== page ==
• RWT Shiraz belongs to the strong Barossa Shiraz genre. It is a highly evocative style. While it is distinctly Penfolds it does show beautiful regional character. It does not have the same track record as Bin 389, Bin 707 or St Henri, but does share similar market strength.
  • St Henri Shiraz is a sentimental favourite among Australian auction buyers. It has always performed solidly but never spectacularly. The wines are often considered as old fashioned but as the Rewards of Patience shows, this is really perception rather than necessarily reality; one opinion against another. If anything St Henri is undervalued considering the history of this wine. Further vintages from the 2000s are exciting wines.
  • Bin 389 Cabernet Shiraz is regarded as an important auction wine. It regularly attracts high volume of bidding and interest. Indeed it is the quintessential Penfolds wine and offers tremendous value and quality. It is arguably the most popular cellaring wine on the auction market. Older vintages achieve similar prices to St Henri.
  • Bin 407 Cabernet Sauvignon, Bin 28 Kalimna Shiraz and Bin 128 Coonawarra Shiraz are always well sought after and regularly feature at auction. They are renowned for their reliability and consistency – but they are not treasured in the same way as the icon and luxury wines. These are some of the very best value Australian fine wines.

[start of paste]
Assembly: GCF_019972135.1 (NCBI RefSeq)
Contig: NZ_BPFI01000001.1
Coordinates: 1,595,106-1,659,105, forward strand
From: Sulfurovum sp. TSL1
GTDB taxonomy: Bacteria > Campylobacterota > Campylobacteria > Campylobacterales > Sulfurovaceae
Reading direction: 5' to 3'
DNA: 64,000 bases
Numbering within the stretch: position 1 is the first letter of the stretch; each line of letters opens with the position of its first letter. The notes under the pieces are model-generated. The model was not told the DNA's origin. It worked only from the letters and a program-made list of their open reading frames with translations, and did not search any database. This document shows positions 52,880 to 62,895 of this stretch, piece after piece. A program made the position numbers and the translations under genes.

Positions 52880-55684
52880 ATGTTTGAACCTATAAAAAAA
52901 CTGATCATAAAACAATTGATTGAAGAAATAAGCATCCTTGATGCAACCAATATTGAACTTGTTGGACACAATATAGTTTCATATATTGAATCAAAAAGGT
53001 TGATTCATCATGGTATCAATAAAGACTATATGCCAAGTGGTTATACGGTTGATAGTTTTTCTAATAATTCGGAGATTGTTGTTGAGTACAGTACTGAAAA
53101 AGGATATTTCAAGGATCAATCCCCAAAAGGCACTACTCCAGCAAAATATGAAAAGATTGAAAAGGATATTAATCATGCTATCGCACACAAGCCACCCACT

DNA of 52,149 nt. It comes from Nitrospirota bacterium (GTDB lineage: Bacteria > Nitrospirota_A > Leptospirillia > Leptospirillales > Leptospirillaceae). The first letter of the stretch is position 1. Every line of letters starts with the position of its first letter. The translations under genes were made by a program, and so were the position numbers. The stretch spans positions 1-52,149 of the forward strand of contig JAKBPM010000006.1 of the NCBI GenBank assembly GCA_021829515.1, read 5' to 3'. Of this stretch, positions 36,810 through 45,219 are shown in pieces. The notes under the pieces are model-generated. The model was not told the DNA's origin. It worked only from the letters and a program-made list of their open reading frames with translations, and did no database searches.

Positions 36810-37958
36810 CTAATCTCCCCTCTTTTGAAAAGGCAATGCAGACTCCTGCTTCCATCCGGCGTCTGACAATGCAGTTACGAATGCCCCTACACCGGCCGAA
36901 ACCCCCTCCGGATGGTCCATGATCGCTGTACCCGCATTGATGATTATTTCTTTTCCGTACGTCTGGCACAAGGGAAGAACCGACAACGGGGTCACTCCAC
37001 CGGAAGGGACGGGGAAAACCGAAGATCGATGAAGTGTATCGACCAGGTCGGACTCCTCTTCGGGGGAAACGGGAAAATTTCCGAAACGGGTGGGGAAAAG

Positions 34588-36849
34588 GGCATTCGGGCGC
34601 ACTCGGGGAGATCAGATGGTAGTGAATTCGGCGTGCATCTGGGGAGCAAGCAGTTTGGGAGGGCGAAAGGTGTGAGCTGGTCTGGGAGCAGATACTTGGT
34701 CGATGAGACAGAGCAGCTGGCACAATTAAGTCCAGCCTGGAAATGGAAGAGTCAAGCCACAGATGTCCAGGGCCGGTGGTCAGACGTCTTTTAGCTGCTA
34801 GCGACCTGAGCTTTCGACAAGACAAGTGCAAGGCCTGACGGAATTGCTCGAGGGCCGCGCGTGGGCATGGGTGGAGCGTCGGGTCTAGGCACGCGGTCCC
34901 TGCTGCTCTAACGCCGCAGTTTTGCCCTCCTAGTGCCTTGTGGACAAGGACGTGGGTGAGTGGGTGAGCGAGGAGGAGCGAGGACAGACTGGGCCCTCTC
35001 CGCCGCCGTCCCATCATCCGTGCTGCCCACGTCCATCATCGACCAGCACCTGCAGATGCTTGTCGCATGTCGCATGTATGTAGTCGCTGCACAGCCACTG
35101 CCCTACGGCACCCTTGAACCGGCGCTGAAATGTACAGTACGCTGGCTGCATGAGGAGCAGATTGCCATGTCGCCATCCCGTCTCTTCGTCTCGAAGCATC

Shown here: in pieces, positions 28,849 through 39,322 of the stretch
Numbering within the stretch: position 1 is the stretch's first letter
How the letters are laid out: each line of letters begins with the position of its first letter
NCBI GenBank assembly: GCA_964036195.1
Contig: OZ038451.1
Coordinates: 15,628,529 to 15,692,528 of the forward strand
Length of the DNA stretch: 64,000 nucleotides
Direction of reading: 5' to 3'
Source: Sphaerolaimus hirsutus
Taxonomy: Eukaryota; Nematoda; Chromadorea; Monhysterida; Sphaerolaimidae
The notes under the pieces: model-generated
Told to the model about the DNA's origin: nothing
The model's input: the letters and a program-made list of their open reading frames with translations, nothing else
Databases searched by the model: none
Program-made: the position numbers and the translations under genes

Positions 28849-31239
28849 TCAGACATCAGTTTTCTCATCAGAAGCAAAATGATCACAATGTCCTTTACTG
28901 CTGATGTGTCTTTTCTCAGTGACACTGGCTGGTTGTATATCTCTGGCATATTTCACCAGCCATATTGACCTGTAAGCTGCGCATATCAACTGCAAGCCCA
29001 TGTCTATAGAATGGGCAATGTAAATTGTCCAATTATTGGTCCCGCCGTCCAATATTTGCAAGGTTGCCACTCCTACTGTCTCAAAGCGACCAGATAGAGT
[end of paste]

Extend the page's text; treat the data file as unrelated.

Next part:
• The new 2004 Block 42 Cabernet and 2004 Bin 60A Cabernet Shiraz have debuted at strong prices. This falls in line with all Penfolds experimental wines. Collectors love them.
  • Yattarna Chardonnay after an initial flurry during the late 1990s, performs moderately. Indeed white wines are generally not strong performers on the secondary wine market unless they are special vintages. The youngest vintages are the most sought after.

 

The most famous experimental Penfolds Wines are;

  • 1948 Block 42 Kalimna Cabernet Sauvignon
  • 1962 Bin 60A Kalimna Cabernet Coonawarra Shiraz
  • 1966 Bin 620 Coonawarra Cabernet Shiraz
  • 1967 Bin 7 Kalimna Cabernet Coonawarra Shiraz
  • 1980 Bin 80A Coonawarra Cabernet Kalimna Shiraz
  • 1982 Bin 820 Coonawarra Cabernet Shiraz
  • 1990 Bin 90A Coonawarra Cabernet Barossa Valley Shiraz
  • 1990 Bin 920 Coonawarra Cabernet Shiraz
  • 1996 Block 42 Kalimna Cabernet Sauvignon
  • 2004 Block 42 Kalimna Cabernet Sauvignon
  • 2004 Bin 60A Coonawarra Cabernet Barossa Valley Shiraz